The New York State Democratic Primary is coming up on September 13, where residents can cast ballots for District Leaders, State Assembly Members, State Senators, and County Judges.
“It’s the elected officials that really matter for every person in Brooklyn,” Consuelo Mallafre Melendez (a.k.a Connie Melendez) told FGF.
Principal Law Clerk Consuelo Mallafre Melendez is running for Kings County Civil Court Judge, a countywide seat, in the Democratic Primary.
Judges elected to the Civil Court serve 10-year terms. In New York there are 120 Civil Court Judges, about 50 sit in the Civil Court and the rest are assigned to other courts that include Criminal and Family Court.
Learn more about Melendez in our introductory Q & A below.
Melendez is currently the Principal Law Clerk for a New York State Supreme Court Justice in Kings County, Marsha L. Steinhardt. In this job, she resolves issues of law, procedure and evidence arising from medical malpractice, negligence actions, foreclosure matters and trials. Melendez works to negotiate the settlement of multi-million dollar cases; listens to legal issues presented by attorneys in the courtroom; and resolves legal conflicts.
“I’ve been with [Steinhardt] for more than seven years,” said Melendez, “I’m heavily involved in drafting the judge’s decisions, I research and discuss evidentiary matters, assist in trials, I’m her right hand,” Melendez told FGF.
She believes that her experience as a Principle Law Clerk has prepared her to be a Civil Court Judge, who handles misdemeanors, family issues like custody, adoption, juvenile delinquent matters. The judge also handles smaller civil matters, meaning up to 25 or 35 thousand dollars in civil suits. [The Civil Court] is a people’s court. It’s more hands-on than the Supreme court,” she said, and mainly presides in Civil Court at 141 Livingston Street.
Background and Education
“As human beings we don’t live in a vacuum,” Melendez told FGF, “our life experiences and education comes with us.” If elected, Melendez says she will bring her background and experiences to the bench.
Melendez was born in Cuba, and came to the United States as a young child, where she learned English in school. “We came to the U.S. looking for freedoms and liberties taken away by the Castro regime,” she said. Both of her parents were college educated, but had to take jobs that paid enough to support their kids. “Our family struggled financially because we had to start from scratch in a country with a new language. We were, and I consider myself still, hardworking.”
After the trials of learning a new language in school while adjusting to a new country, Melendez put herself through college at Rutgers and then Brooklyn Law School, taking night and summer classes to maintain a full time job.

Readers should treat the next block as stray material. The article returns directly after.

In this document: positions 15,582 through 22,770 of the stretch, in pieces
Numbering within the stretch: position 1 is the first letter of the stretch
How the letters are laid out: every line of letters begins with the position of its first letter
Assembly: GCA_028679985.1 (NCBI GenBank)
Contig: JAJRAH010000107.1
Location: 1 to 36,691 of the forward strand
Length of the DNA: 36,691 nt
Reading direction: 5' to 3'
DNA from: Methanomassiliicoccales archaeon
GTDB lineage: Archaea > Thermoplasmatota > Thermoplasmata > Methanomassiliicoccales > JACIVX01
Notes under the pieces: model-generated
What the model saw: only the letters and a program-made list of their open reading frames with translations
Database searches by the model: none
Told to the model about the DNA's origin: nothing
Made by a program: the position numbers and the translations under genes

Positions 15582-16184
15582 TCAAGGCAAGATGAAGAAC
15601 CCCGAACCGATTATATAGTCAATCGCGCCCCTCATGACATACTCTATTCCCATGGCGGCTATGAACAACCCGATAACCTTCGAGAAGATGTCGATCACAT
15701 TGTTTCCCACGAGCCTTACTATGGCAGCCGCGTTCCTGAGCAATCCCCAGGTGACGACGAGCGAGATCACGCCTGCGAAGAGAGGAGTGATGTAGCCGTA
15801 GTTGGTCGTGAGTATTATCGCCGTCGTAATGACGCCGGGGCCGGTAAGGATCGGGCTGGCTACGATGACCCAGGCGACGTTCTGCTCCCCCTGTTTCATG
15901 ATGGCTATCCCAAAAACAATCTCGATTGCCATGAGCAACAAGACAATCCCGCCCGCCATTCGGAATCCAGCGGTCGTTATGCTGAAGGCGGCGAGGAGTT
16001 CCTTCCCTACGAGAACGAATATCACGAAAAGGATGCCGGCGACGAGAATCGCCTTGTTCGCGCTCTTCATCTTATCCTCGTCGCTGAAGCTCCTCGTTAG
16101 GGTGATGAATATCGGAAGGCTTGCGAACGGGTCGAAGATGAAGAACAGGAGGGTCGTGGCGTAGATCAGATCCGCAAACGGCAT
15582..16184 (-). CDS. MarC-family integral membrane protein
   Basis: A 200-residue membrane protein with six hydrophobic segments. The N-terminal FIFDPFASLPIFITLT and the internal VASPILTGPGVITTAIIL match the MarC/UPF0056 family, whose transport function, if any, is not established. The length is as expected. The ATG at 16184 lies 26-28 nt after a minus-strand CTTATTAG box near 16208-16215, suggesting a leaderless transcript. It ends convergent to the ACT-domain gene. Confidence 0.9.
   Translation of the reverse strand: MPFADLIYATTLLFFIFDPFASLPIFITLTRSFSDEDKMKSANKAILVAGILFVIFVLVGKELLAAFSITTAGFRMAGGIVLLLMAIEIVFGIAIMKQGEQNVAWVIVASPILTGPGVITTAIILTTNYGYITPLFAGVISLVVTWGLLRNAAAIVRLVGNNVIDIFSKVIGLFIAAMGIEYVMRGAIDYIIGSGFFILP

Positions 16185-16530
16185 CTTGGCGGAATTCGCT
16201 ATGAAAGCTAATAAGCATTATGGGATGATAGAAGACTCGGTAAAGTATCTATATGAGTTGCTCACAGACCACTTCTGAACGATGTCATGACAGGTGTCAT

After college, she became a social worker focused on children in crisis, like juvenile delinquents, battered children, and domestic abuse cases. “I found myself taking the children to court, and since I was so involved in their lives, I would go before the judge and tell them how each child was doing. And even though I was a young social worker, the judges were listening to me. I thought I could do more good work as a lawyer,” Melendez said.
Melendez served as a medical malpractice litigator for 11 years, doing depositions and all aspects of discovery, argue motions before the court, conduct trial work and case resolutions. “I thoroughly loved that work, which involves little battles that you may not win — in fact mostly you want to settle — but to do well in a deposition and be a good advocate for your client, that gave me a thrill,” Melendez said.
Why are you right for this position?
“There are smart, creative lawyers appearing in court on a daily basis, and both sides or even three sides argue compelling positions. But a judge has to be able to see through everything and decipher the underlying facts and issues in any particular case. Having worked with the judge for all these years, I’ve learned a lot, and I am skilled at legal analysis and conflict resolution,” Melendez said.
“On a personal level, I’m in-tune with the Brooklyn experience and Brooklyn neighborhoods. My experiences as an immigrant from a working class family, and my education is also something that I share with the community. I’m on the Puerto Rican Bar Association, and do community outreach. I’ve been endorsed by the citywide LGBT organization. I’m a little bit of everything, so that people coming before me in court can rest assured that I understand where they’re coming from,” she said.